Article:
15th April 2014
At the 8th Käte Hamburger Lecture Andrew Cooper, Senior Fellow at the Centre and Professor of Political Science and Director of the Centre for Studies on Rapid Global Change at the University of Waterloo, examined the rise of pivotal informal organizations, above all the G20 and the BRICS, and the implications of this phenomenon for global governance. Notwithstanding images of fragility both the G20 and BRICS have consolidated their positions as focal points in which key global issues are discussed if not negotiated. While meriting attention for their own unique characteristics, the G20 and BRICS can also be used as a barometer for how and where regional organizations are bending towards similar informal patterns.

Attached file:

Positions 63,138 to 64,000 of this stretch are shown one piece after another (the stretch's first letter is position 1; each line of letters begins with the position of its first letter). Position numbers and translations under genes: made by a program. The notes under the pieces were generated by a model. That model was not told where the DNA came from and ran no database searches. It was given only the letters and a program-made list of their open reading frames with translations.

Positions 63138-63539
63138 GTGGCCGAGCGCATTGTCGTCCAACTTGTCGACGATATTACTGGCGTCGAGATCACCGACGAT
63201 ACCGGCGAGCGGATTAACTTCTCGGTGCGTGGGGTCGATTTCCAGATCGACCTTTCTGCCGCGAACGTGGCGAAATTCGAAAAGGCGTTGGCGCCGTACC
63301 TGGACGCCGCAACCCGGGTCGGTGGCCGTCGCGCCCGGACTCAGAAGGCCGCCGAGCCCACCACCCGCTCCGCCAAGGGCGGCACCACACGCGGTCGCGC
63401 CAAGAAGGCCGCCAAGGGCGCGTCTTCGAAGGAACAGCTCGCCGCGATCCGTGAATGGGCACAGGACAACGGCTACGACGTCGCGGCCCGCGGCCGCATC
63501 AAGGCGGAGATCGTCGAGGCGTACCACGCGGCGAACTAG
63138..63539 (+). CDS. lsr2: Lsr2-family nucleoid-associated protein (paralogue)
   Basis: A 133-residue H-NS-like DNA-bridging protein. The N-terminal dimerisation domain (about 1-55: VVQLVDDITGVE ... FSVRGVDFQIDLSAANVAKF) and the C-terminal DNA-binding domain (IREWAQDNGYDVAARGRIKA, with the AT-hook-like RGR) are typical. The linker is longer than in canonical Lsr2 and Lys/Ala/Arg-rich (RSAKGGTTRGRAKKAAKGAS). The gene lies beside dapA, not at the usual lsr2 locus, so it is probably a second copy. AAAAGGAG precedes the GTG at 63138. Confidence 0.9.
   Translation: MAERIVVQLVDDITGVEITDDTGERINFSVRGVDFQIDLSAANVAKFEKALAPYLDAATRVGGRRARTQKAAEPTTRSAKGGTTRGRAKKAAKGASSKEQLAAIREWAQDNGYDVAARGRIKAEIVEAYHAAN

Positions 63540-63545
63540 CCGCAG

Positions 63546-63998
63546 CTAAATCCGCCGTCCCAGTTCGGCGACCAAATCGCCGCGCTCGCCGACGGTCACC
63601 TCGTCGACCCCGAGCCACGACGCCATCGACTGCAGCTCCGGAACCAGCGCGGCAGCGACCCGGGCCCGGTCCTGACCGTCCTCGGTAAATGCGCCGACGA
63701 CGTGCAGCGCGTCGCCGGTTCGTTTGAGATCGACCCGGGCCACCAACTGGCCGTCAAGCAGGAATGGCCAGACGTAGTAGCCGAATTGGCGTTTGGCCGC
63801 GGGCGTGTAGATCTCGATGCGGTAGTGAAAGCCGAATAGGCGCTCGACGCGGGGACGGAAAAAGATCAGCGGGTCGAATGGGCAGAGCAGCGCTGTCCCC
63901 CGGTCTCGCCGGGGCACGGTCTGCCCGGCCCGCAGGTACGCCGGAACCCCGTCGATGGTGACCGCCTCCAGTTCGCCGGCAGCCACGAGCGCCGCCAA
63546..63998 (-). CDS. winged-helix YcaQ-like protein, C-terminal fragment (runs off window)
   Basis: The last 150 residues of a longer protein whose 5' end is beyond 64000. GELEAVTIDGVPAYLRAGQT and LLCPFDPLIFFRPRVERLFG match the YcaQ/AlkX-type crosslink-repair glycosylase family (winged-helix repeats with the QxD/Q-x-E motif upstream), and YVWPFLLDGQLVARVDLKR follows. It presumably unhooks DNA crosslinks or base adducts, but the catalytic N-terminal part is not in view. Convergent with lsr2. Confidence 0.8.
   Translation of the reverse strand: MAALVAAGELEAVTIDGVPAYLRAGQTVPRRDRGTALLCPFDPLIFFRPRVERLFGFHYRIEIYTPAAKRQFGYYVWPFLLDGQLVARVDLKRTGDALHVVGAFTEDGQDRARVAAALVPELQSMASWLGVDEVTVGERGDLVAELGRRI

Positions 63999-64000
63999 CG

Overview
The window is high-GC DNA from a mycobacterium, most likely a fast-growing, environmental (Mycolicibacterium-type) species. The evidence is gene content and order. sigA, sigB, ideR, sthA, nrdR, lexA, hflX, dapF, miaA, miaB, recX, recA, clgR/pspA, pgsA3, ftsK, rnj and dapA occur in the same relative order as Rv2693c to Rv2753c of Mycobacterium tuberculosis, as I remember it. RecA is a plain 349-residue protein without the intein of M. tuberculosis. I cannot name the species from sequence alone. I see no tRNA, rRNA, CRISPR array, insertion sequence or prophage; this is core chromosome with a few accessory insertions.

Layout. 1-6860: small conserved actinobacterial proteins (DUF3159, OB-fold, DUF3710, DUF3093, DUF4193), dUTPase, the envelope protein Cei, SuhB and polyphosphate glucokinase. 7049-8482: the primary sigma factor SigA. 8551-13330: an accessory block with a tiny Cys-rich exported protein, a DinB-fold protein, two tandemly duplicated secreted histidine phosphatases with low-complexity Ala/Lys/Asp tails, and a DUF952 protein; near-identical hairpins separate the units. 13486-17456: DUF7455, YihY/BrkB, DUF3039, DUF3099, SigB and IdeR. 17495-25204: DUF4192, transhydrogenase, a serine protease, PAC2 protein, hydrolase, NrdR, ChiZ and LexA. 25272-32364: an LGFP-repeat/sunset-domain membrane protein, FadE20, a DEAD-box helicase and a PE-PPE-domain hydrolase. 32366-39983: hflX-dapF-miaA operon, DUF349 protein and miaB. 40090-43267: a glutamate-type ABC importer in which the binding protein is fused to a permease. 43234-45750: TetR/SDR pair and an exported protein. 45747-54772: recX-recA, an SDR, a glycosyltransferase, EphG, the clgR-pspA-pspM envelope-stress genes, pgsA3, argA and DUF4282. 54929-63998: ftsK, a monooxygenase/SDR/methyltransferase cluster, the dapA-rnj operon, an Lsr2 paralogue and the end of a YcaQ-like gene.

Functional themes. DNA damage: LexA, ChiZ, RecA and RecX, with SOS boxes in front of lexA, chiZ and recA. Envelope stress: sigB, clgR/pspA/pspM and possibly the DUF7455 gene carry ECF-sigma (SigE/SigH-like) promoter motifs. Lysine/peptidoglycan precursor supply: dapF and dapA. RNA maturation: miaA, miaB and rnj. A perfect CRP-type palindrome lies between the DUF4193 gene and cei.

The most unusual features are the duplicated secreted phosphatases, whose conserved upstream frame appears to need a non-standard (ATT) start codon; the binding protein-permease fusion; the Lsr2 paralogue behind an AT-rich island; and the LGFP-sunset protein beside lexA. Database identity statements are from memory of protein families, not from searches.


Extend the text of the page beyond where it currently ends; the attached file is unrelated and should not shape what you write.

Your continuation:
Andrew Cooper, currently Senior Fellow at the Centre, is Professor of Political Science and Director of the Centre for Studies on Rapid Global Change at the University of Waterloo. Together with Ramesh Thakur (Käte Hamburger Lecture 5), Cooper co-edited The Oxford Handbook of Modern Diplomacy, an authoritative reference tool for those studying and practicing modern diplomacy, as well as The Group of Twenty (G20), a Routledge monograph that closely relates to his lecture in Duisburg.
Prof. Stefan Schirm, Political Science Section, Ruhr-Universität Bochum
Dr Silke Weinlich, Head of Research Unit 1, Centre for Global Cooperation Research
Prof. Dirk Messner, Co-Director Centre for Global Cooperation Research (KHK/GCR21), Director German Development Institute / Deutsches Institut für Entwicklungspolitik (DIE)
Date: 15th April 2014, 18.15 - 20.00 h
Venue: University Campus of Duisburg, Lotharstraße 53, Room LS 105